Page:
NOTE: There’s a short little review at the end if you want it quick.
Alright, let’s get this down and be done.
The beautiful thing about Thai kindness is that they will often help you even if doing so seems unprofessional. To this end, when I told my manager I needed to find a place to print my portfolio for an interview at a different firm, she helped me. Not only did she give me the rest of the day to edit my portfolio, she printed it at work and even suggested stores I could visit to find a case. This is the best of Thai culture.
I made it home by 10 pm that night, tired and worried about the next day. Yes, I had a portfolio but I barely knew anything about the company, or how to prepare for a Thai interview. What if they were looking for a different type of portfolio? My case was boring as all get out since I had the awesome idea of going large with my portfolio, and large portfolio cases don’t exist [except for the one and only boring black one I purchased].
I got to work early. My coworkers continued to be unnervingly helpful in my endeavor to find a job elsewhere. Not out of character for them, but out of character for, well – Western-style business associates. I had a hand-drawn map, clear instructions, input on my clothes, everyone commenting on my portfolio and a an estimate of how long it would take me to travel to the other office. Even with all that help, they started shooing me out the door fifteen minutes early, “Just in case. You should leave now!”
On the one hand, I was in love and awe with my co-workers. On the other hand, I wanted them to back off and give me my Western-style-big-girl-space.
I arrived early, giving me time to cool off from the sweltering 30-second walk from the taxi to the front door, sit down, and get nervous again. The interview went well, although I felt like my potential bosses were uncharacteristically abrupt. Not unkind, but strange for Thais. As we spoke, though, I learned they had both previously worked in America. I’ve encountered this before, Asians coming to America and attempting to adopt our casualness. Unfortunately, it often comes across as abrupt or even unkind, when mixed in with their Thai timing and culture. Oh, well – nothing I haven’t encountered in these last few months.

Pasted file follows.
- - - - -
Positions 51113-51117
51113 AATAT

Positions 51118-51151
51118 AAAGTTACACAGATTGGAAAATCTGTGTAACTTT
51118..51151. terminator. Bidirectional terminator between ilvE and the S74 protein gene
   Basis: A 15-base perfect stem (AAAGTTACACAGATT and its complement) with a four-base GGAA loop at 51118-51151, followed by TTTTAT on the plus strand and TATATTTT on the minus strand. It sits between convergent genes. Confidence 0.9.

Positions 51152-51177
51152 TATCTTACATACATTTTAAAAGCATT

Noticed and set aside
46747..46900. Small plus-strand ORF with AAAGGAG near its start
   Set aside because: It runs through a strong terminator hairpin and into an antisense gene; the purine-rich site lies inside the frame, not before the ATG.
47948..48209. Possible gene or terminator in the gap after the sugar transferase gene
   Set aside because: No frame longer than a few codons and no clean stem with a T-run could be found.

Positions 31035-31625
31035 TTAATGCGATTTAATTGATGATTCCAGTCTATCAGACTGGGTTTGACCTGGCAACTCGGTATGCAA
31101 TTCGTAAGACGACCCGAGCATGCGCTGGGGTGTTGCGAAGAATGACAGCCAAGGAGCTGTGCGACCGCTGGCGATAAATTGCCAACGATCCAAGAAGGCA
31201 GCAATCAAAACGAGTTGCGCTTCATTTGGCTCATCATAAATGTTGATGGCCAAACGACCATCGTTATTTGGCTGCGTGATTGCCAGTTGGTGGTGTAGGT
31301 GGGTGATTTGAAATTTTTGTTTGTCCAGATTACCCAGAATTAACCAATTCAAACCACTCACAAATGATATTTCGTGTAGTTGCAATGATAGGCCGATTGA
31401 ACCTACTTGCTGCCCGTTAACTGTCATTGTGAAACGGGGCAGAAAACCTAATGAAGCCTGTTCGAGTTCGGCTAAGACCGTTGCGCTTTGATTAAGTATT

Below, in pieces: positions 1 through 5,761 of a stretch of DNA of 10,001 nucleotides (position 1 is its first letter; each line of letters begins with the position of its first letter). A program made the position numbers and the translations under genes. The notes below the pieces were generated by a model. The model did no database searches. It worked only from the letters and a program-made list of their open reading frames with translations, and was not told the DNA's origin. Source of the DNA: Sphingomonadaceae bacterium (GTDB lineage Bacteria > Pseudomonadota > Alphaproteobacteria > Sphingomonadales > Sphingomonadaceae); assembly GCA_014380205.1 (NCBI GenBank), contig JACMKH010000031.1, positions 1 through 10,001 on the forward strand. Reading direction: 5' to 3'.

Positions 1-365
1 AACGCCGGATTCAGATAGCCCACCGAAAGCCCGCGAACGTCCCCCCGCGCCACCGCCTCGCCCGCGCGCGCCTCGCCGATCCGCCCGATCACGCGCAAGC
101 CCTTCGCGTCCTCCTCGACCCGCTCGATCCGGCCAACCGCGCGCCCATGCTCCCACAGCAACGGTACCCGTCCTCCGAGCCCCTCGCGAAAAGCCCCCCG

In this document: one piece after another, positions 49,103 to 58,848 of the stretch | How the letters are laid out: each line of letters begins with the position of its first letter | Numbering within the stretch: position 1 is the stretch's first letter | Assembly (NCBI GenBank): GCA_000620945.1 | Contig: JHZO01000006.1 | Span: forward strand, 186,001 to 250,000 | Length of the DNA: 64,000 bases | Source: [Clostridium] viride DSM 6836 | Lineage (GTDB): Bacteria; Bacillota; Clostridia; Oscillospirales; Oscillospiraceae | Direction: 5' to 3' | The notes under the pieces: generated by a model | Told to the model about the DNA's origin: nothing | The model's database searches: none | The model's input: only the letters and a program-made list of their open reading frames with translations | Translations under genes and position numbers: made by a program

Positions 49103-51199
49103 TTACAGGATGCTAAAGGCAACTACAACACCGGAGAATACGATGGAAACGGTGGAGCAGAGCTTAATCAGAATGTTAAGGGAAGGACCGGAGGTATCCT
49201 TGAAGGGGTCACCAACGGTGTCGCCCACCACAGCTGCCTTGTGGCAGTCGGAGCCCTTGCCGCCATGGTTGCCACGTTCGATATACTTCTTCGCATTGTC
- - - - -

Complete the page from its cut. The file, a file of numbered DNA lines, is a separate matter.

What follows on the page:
Surprisingly, the interview was the longest I’ve ever had, lasting over an hour, plus time for paperwork. I left the office nearly two hours after I arrived!
What I learned in that time was, of course, both exciting, comforting and nerve-wracking.
First off, this isn’t an Architecture firm like where I’ve been interning, but solely an Interior Design firm. Which means instead of working alongside three other Designers, I’d be rubbing shoulders with nearly forty other designers. Once again, the owner and all of studio heads (there are four), have been educated abroad, typically at Ivy League universities. They are ranked quite high throughout all of Thailand [I won’t explain that further, since currently I’m not sharing the name of my future employer]. Even their secretaries speak beautiful English. I would be the first foreigner they have ever employed, just as I am the first at my current firm. While I asked for a year-long contract, they will start me a three-month probationary position.
I’ve loved the opportunity to work near architects, although we never worked together on a project. Leaving that environment does make me sad, but I’m excited to have more time with more Interior Designers. The design approach is a bit different from the typical Thai firm, including my current location. This will be a change, which I’m curious to see played out.
To my chagrin, but not my surprise, it took a full week for the details of my offer to be made. One week is not that long, I know. However, I had a plane ticket to change! And I changed it on the last possible date before incurring additional fees.
The offer is good, not everything I hoped to be given, but a solid Thai salary, with specific points for feedback, a plan for my visa and an explanation of my responsibilities, before arriving.
As you know…I accepted.
1. Moving to a new position at a different Thai firm.
2. Starting January 2nd
3. Current contract runs until the end of March.
4. Will possibly extend contract after review of my work
5. Yes, I am excited.
6. Yes, I question and review the implications of staying overseas constantly.
7. No, I do not regret my decision.
8. I am moving in January, to be closer to my job and not to impose on my amazing hosts.